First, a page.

I don't know what's the reason to not have foobar2000 not have a function to undo tag.
That's easy, most people don't have issues with the problem you're describing and/or have preventive measures in place to help with such problems (backups). This seems to be a niche fringe request imho and considering the response in this thread you shouldn't expect anyone to jump in and make something and dedicate their time to it.
Last post by fohrums -
I'm surprised this hasn't been brought up enough. I would love this feature too even if that means a component based method of doing-so. I'm with wcs13 when dealing with many tracks it's impossible to not make a mistake. Whether the mistake was you thought the select-all or CTRL-A function for the current playlist is the album list you wanted to re-edit or it was your 50,000 track library and all of them now have the same Artist Name = YIKES!
I don't know what's the reason to not have foobar2000 not have a function to undo tag changes especially with a great history support for that matter, too. Again, Foobar2000 needs this safety function feature and not more anymore aesthetic ones.
Last post by rutra80 -
Nothing is perfect, FLAC predictors aren't either. There surely exist data patterns that you can add to sound file, which don't add actual meaningful information, but will cause FLAC files to bloat because its predictors won't handle them efficiently. FLAC isn't a format that aims at maximum compression.
Last post by kaiser.lima -
My experience in upload to youtube shows me that if you use V1 HE-AAC, or >190 LE-AAC, for example, youtube will convert to 120k LE-AAC and its crops the sound above 16kHz . The best result I observed in streams sites was upload mp3lame VBR (0) audio streams at 48100 Hz encoded inside the H.264 video, them the server choose the better compress method, like done in .wav files. Some youtube accounts appear have special permissions that allows the 190k AAC ( mp4a.40.2@192k), but its apear to be automatic based in popularity (like the VEVO i.e.). The mp3lame VBR (0) at least "brings" the sound until 20 kHz to youtube server, i think, in "sane" internet bandwidth . HE-AAC appear to have problems in youtube because the codec licences related at this format. LE-AAC are 99% converted to poor 120k.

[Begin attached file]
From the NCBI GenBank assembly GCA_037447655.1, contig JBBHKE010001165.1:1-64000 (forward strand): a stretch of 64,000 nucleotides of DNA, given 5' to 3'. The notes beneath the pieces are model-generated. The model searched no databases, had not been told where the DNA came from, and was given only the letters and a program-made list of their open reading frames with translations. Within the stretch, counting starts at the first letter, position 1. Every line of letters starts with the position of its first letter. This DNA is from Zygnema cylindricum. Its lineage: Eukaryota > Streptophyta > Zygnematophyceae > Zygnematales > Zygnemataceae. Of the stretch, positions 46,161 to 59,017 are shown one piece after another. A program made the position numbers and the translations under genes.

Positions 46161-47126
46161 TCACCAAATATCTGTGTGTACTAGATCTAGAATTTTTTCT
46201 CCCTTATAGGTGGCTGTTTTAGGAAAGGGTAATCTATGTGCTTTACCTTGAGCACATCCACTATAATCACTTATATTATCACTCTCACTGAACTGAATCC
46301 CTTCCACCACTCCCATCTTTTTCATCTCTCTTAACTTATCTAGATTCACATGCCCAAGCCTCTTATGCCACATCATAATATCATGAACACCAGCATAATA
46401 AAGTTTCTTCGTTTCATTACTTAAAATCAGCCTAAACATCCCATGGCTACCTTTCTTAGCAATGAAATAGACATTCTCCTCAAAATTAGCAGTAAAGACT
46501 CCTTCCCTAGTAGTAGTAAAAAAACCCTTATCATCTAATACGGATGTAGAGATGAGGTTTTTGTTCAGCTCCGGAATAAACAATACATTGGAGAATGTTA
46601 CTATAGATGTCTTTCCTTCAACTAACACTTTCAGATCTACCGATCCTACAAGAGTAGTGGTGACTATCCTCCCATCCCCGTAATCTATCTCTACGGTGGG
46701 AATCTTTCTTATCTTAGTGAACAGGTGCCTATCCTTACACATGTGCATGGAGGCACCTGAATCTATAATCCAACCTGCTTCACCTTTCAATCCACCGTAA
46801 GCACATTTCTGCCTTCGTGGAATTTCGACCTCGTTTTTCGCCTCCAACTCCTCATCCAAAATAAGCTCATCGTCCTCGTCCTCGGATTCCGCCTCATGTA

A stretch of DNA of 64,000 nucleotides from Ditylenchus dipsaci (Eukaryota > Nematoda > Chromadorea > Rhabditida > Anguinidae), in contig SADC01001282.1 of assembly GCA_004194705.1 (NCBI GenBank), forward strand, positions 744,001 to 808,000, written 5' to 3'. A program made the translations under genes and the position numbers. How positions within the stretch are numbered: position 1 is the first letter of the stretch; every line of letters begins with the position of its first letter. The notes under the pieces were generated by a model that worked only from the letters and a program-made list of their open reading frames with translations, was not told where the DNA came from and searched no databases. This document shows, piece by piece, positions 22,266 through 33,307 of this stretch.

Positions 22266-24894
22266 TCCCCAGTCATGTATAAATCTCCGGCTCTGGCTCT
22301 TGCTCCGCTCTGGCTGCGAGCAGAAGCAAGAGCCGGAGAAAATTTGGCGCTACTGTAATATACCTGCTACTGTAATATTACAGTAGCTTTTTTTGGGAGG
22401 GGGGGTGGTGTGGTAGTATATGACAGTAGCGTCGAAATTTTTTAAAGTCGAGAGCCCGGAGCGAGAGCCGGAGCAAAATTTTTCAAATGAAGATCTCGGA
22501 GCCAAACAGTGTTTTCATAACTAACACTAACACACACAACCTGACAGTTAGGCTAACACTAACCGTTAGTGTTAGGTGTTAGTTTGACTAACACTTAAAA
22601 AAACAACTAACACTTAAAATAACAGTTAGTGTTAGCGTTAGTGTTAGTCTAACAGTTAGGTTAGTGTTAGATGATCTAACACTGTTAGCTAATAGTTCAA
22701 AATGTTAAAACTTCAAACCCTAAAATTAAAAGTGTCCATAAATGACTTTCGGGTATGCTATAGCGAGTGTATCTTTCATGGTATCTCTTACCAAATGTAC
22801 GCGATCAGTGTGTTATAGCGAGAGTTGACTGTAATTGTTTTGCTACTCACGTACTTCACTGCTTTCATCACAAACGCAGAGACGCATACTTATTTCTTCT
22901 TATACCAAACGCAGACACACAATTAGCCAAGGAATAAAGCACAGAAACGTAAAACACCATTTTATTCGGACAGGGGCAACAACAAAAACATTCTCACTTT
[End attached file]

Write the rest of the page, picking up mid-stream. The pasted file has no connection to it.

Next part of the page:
Last post by kaiser.lima -
I use ffmpeg with aac_fdk from Zeranoe's FFmpeg Builds Home Page: <http://ffmpeg.zeranoe.com/builds/> I found better result with this bat command, bring the files you want to the flie .bat you create, the files wil place C:Temp in this example.
------------------ @ECHO ON
FOR %%A IN (%*) DO ( "C:\Program Files\ffmpeg-20151003-git-061b67f-win32-shared\bin\ffmpeg" -i %%A -vn -c:a libfdk_aac -profile:a aac_he -ar 88200 -b:a 160k -y "C:\Temp\%%~nA.m4a" ) --------- -The result is a 160 kbps he-aac file that sounds equivalent at 320 kbps lame mp3 (saved at C:\Temp in this example) -if the original file have 48 kHz the result are yet better, you can use a video file i. e. -Original studio editions (masters) when done at 60, 88 kHz have good results yet in 20-30 KHz audio spectrum! (observed in Adobe Audition audiograms and some mastering i done). Good to producers! -the "ffmpeg-20151003-git-061b67f-win32-shared" part must be the folder name of bin/ffmpeg.exe that you have after download and place the program in "Program Files" folder, it may change in your version! -some audio systems (or old tv media boxes) can't handle the HE part or files at 88,2 kHz, if you have them, sell it!!
If you're fine with that bitrate you may as well just use a time domain subband codec like MusePack or hell, even MP2, and enjoy the perfect temporal resolution. Throwing more bits at a transform codec doesn't do much to fix their fundamental shortcomings beyond 192 kbps.